The performance from Raphael Wallfisch is just as satisfying in its own way. His playing is more civilised than that of Rostropovich, who often played like a man possessed, even demented. This, for many listeners, including myself much of the time, tips the scales significantly in Wallfisch’s favour. His tone is richer, rounder than Rostropovich’s, and his technical command is never in doubt. If this is a more thoughtful performance than Rostropovich’s, it certainly isn’t a restrained one. But there is the feeling that the emotional core of the music is kept under closer control than it is by the older cellist. The London Symphony Orchestra is superb, its sound perhaps closer the Prague than to Berlin, and with some splendidly brassy horn fanfares in the first movement. All this, no doubt, is partly thanks to the magisterial conducting of Charles Mackerras, one of the greatest of all exponents of Czech music.
The coupling on the Chandos disc is Dohnányi’s Konzertstück, billed as a premiere recording when the disc was first issued in 1989. In three linked movements, it is a cello concerto in all but name, and a most attractive one at that, if not a particularly extended one. The first movement is passionate and impulsive and is linked to an equally passionate and searching slow movement. The cello sings throughout, as it also does in the equally ardent and often exciting finale. Among its many points of interest is the third movement cadenza that precedes the work’s tranquil close. This cadenza is not at all the virtuoso showpiece we usually expect, but a pensive recapitulation of many themes, to the surprising accompaniment of the cello section of the orchestra. It is a thoroughly satisfying and worthwhile piece, and the performance is just as fine as that of the Dvořák coupling.
The Pristine coupling is a recording from 1956 of Nicolai Miaskovsky’s Cello Concerto. I’m pretty sure I had this work in my collection as a teenager, on an EMI LP, with Oistrakh playing Prokofiev on the other side. It clearly didn’t make much impression on me at that time, as when I listened to this disc I felt I was making the work’s acquaintance. It is a very fine work indeed, late romantic in style and atmosphere, with a dark, brooding first movement in which the composer skilfully exploits the cello’s singing quality. The second of the two movement is launched with huge energy, but this soon subsides into another lyrical passage. The two moods alternate until a cadenza appears, rather similar in function to that in Dohnányi’s work, and this is followed by a noble passage that in turn gives way to a resigned closing passage in triple time, slowly winding down to end the work in melancholy mood, despite the major key. It is a very fine work, and receives here the passionate advocacy of Rostropovich, ably supported by that fine accompanist, Sir Malcolm Sargent.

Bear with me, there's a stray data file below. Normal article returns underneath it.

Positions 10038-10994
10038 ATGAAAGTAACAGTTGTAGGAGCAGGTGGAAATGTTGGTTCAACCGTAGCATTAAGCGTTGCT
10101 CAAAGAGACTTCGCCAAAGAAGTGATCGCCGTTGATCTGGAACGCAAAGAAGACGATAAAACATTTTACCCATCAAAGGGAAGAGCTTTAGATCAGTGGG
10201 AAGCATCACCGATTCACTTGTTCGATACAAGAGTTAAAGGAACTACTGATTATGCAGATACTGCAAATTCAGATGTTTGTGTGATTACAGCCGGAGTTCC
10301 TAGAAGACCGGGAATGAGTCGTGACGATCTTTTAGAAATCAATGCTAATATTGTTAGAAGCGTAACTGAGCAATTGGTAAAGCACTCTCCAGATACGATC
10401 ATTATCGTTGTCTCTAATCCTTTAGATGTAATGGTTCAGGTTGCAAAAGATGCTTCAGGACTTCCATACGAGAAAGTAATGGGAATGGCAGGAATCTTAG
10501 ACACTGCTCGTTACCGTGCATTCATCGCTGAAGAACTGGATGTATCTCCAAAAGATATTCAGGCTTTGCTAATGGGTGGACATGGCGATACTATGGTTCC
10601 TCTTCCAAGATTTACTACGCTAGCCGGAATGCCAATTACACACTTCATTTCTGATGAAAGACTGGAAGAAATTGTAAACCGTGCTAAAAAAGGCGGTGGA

The Chandos disc is a modern recording, the musicians caught in full, rich and detailed sound. There are good notes from Gerald Larner that you can also read in French or in German if the whim takes you. This is a superb disc that can be confidently recommended, even if - and this would be really perverse - you want only one version of the Dvořák in your collection. For those who like to duplicate, the Pristine disc is indispensable. I am an unconvinced collector of historical issues, usually disappointed by the sound, but here it is perfectly acceptable, if sometimes a little harsh and tiring in louder passages, especially in the Miaskovsky. The booklet is nothing more than a photocopied inlay card: notes are minimal, therefore, but more are available on the company’s website.
William Hedley 

see also review of the Chandos disc by Gavin Dixon

Masterwork Index: Dvorak Cello concerto

Nikolai Miaskovsky review index